The Donald had certain qualities that his behind the scenes, back room dealing soul of an accountant father didn’t have. Fred’s son had tabloid quality splash and dash. He was a born self-promoter, a guy whose headline generating fame the father lived through vicariously. Fred in fact became addicted to the incompetent monster that he had created. “Fred kept propping up Donald’s false sense of accomplishment [with hundreds of millions of rescue dollars] until the only asset Donald had was the ease with which he could be duped by more powerful men. This explains Trump’s fetish for dictators like his old pal Vladimir Putin and the love of his life, North Korea’s Kim Jung-un. As they say the easiest person to con is another con.

Mary writes, “For the first forty years of his real estate career, my grandfather never acquired debt. In the 1970s and ’80s, however, all of that changed as Donald’s ambition grew larger and his missteps became more frequent.” Then as Fred’s mental state began to decline the Donald and his siblings, eager to kill the goose that laid the golden eggs, got full control of their father’s nearly billion-dollar real estate empire. They, lead by the Donald, “quietly” sold the whole enchilada to a single buyer for a mere 700 million, meaning that art of the deal Donny left 300 million on the table.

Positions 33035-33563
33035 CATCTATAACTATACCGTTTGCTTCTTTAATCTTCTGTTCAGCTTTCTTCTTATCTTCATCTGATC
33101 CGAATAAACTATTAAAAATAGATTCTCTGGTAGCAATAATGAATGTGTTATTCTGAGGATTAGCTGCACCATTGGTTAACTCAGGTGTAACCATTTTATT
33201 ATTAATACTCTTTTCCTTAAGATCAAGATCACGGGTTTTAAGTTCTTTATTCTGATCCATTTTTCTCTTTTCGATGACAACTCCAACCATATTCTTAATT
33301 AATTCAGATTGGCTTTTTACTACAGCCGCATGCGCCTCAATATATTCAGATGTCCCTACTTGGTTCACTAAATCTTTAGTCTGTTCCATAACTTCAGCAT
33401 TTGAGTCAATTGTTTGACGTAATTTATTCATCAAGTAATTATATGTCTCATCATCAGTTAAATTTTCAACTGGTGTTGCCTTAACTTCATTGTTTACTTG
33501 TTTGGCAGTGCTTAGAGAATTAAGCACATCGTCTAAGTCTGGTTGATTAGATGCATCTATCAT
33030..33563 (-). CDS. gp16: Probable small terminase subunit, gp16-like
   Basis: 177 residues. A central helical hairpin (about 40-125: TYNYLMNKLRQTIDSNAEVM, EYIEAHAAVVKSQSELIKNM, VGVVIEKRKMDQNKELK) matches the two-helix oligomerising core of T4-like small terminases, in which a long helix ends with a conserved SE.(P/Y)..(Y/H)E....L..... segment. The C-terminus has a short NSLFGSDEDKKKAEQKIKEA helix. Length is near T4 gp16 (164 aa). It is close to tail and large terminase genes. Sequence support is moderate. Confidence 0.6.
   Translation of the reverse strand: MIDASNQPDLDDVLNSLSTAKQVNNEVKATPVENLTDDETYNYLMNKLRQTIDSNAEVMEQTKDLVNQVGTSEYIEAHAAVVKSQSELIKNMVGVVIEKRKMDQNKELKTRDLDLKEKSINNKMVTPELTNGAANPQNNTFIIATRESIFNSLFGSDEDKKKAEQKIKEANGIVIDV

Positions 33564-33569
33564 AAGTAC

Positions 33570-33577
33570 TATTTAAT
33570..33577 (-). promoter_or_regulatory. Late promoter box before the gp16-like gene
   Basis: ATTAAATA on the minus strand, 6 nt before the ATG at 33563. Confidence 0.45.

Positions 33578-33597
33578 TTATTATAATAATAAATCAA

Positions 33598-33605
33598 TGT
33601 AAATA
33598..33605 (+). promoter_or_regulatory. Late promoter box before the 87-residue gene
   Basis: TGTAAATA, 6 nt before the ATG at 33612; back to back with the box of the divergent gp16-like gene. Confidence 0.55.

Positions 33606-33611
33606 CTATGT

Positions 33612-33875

This little essay doesn’t begin to touch the story that Mary L. Trump Ph. D unfolds about her infamous family. Of all the books written about the life and family of Donald J. Trump, Mary’s tome will likely be the one that average readers find to be the most enjoyable and informative reading. The pages fly by, except for me one small segment near the beginning.

Oh, more thing Mary wrote — about his most ardent supporters that are not super rich. “Donald’s need for affirmation is so great that he doesn’t seem to notice that the largest group of his supporters are people he wouldn’t condescend to be seen with outside of a rally.” How about that you MAGA saps?

Jim Ridgway, Jr. military writer — author of the American Civil War classic, “Apprentice Killers: The War of Lincoln and Davis.” Christmas gift, yes!